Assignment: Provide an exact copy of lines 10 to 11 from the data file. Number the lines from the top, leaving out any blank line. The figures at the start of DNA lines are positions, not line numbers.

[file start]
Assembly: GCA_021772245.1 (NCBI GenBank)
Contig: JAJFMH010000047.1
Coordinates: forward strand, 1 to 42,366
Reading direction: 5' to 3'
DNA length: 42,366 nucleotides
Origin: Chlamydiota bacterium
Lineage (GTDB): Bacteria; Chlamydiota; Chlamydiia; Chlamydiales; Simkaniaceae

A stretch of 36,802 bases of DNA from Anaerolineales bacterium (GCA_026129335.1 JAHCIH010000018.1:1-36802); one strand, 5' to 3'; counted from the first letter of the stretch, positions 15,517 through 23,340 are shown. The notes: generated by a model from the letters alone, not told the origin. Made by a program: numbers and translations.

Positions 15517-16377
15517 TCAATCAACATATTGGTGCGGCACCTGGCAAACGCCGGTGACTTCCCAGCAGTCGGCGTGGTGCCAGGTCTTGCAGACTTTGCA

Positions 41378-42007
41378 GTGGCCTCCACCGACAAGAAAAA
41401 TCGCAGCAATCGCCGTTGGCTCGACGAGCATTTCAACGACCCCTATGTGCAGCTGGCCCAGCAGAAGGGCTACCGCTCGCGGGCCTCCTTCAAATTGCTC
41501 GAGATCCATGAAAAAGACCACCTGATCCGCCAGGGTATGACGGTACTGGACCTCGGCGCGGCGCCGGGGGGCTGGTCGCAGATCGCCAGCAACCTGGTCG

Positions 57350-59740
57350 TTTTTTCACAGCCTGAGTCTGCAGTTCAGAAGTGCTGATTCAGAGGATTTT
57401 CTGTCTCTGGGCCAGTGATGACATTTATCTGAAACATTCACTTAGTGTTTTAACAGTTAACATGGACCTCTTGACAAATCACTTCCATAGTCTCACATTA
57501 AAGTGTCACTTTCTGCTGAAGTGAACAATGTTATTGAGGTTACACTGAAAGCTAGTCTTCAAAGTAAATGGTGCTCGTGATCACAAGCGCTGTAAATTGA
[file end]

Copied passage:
15517 TCAATCAACATATTGGTGCGGCACCTGGCAAACGCCGGTGACTTCCCAGCAGTCGGCGTGGTGCCAGGTCTTGCAGACTTTGCA

Positions 41378-42007